When a tone of one frequency is played to our left ear, and another tone up to 30 Hz higher or lower is played to the right ear, our brains create a “phantom wave” of the difference. The brain then joins in at the new frequency and produces brainwaves at the same rate of Hz, becoming “entrained” to that frequency. For example:
A) Left ear 200 Hz + Right ear 210 Hz = Phantom wave produced at 10 Hz
B) Left ear 150 Hz + Right ear 156 Hz = Phantom wave produced at 6 Hz
C) Left ear 300 Hz + Right ear 302 Hz = Phantom wave produced at 2 Hz
This is known as the “Frequency Following Response” and it’s a naturally occurring phenomenon that happens in the human brain.
The word binaural means “having or relating to two ears.” The phantom waves created are known as binaural beats, and as you can see, example A corresponds to our alpha brain waves, B to theta waves, and C to delta waves. We can utilize this phenomenon to create our own relaxed states by simply playing the mathematically corresponding tones through stereo headphones!
But we can’t hear as low as 2 Hz, so how can this be? Remember, we’re not “hearing” the beat or phantom wave through our ears – our brains are creating it inside themselves, as a kind of auditory illusion.
It’s critical that we do this with headphones – it won’t work with speakers as the signal to each ear needs to be isolated in order to make our brains perceive the different tones. For optimal results, we need to listen for at least 10 minutes, and in a meta-analysis of 22 research studies: “time under exposure contributed significantly to the model indicating that longer periods are advisable to ensure maximum effectiveness.”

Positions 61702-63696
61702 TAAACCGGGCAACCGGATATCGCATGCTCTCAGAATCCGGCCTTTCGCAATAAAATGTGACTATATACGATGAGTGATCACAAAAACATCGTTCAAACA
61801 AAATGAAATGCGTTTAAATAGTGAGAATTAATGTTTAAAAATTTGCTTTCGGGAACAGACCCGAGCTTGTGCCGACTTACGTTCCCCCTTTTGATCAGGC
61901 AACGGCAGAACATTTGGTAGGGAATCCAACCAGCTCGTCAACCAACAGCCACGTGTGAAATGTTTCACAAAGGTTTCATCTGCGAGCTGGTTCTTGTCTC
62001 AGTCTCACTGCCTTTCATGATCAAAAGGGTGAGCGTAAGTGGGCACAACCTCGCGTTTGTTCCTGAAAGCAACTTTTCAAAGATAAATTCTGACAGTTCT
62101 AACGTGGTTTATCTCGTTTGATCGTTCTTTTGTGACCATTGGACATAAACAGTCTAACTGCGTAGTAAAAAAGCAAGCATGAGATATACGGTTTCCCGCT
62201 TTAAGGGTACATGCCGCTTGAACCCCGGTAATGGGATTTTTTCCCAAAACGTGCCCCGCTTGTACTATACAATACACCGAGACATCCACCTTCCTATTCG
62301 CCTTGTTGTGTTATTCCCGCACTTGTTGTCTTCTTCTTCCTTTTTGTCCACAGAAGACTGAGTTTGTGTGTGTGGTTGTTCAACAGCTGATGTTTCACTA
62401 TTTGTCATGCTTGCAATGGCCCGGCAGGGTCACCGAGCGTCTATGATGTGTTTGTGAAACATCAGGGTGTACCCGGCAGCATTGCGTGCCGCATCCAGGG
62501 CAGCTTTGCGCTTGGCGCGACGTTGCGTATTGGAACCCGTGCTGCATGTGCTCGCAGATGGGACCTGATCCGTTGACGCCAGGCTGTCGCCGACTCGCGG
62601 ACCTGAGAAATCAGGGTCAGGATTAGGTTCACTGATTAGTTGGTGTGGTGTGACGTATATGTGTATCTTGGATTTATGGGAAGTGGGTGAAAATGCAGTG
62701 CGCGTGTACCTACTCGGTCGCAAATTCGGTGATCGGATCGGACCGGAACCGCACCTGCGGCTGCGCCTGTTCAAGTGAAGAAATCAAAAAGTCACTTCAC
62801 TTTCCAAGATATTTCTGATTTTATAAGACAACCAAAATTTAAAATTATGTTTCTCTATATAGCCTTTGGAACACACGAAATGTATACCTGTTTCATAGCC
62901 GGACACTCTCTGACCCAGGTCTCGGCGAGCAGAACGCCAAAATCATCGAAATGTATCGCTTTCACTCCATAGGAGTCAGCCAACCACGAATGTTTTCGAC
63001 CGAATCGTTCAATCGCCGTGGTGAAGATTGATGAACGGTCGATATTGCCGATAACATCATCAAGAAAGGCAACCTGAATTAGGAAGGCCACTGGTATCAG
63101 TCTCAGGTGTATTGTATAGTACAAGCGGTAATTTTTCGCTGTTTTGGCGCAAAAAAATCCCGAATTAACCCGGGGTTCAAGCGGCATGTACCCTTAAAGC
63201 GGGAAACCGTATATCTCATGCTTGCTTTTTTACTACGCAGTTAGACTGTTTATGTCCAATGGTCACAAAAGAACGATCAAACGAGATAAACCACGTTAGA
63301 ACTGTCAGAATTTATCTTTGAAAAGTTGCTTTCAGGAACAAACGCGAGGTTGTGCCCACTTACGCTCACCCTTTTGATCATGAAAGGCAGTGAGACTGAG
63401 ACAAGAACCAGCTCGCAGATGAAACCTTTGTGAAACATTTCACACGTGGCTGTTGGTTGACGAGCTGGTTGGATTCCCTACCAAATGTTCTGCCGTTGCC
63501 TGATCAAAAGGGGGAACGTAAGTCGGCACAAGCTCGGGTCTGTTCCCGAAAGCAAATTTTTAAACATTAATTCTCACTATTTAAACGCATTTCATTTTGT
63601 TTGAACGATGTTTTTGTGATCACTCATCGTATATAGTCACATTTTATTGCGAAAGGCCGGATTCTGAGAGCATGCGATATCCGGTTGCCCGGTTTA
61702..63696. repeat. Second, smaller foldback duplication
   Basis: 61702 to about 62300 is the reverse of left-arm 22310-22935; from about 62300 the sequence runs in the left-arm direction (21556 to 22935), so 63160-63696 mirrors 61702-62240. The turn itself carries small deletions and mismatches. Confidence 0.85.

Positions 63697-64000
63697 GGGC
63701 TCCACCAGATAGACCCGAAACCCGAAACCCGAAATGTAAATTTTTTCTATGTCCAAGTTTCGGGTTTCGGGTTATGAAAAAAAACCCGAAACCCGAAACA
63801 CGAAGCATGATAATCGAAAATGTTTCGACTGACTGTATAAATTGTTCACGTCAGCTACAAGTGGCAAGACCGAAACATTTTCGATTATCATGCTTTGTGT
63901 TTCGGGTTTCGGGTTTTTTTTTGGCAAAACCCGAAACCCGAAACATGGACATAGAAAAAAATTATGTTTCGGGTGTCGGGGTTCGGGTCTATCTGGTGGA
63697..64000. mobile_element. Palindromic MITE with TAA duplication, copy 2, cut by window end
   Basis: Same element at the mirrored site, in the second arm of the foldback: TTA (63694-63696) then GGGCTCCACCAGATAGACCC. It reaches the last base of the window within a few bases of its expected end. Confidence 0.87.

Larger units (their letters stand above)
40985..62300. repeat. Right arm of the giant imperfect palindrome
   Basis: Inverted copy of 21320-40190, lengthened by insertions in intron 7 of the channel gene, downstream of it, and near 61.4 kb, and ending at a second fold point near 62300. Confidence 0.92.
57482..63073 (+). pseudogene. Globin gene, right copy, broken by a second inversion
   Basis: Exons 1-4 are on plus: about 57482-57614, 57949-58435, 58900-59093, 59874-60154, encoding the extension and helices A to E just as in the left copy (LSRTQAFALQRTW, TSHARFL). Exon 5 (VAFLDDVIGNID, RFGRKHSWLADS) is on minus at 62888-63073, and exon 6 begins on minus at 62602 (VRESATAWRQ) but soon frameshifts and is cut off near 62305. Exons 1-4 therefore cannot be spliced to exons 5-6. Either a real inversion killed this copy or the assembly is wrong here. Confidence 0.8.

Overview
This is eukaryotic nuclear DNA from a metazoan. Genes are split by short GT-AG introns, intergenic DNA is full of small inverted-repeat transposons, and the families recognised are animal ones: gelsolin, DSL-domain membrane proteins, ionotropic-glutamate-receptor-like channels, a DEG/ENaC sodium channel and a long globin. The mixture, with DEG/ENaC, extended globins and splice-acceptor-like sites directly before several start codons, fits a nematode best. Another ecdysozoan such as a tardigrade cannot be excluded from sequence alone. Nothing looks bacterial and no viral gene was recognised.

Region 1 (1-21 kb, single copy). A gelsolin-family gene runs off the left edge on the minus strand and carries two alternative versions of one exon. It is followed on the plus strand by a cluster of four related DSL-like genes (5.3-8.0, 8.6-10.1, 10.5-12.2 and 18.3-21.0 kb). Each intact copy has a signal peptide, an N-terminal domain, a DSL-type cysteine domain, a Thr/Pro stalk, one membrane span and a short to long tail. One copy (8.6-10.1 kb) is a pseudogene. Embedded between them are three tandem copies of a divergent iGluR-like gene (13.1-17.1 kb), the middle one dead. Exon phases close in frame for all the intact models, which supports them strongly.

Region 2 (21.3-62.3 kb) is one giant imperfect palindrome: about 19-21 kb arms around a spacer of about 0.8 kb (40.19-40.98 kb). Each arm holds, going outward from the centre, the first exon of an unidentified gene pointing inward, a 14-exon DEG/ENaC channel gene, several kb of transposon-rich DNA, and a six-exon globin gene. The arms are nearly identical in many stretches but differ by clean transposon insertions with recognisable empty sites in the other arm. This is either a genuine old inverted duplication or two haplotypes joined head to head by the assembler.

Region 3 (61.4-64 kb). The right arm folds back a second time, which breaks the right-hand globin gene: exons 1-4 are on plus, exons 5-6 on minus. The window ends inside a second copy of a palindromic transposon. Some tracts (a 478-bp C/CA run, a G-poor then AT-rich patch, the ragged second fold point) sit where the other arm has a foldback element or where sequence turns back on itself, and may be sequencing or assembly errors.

Now admittedly, listening to a 300 Hz tone and its close friend for long periods doesn’t sound like my idea of fun. But happily, this phenomenon still works within a ‘carrier’ soundtrack of relaxing music, which is much more enjoyable to hear.
As I write, I’m listening to an alpha wave binaural beats soundtrack, which is helping me to be in the state of relaxed attentiveness known as “flow” while I work. I also use a theta track to stimulate my creativity and inspiration (perfect for an afternoon lie-down when I’m searching for an answer to a problem) and a delta track to induce a state of deep healing (a perfect antidote to stress and an incredible tool for anyone suffering insomnia). For obvious reasons it’s important to avoid using binaural beats while undertaking tasks that require full alertness, such as driving.
As previously noted, I’m a long-time meditator with some 10 years of daily practice, and I’m also intimately familiar enough with each of the brain wave states that I know what each one feels like. Via the practice of Yoga Nidra meditation, I even consciously know what the delta state (which is normally only present in deep sleep) feels like, and I can say that I can absolutely feel these binaural beats taking effect.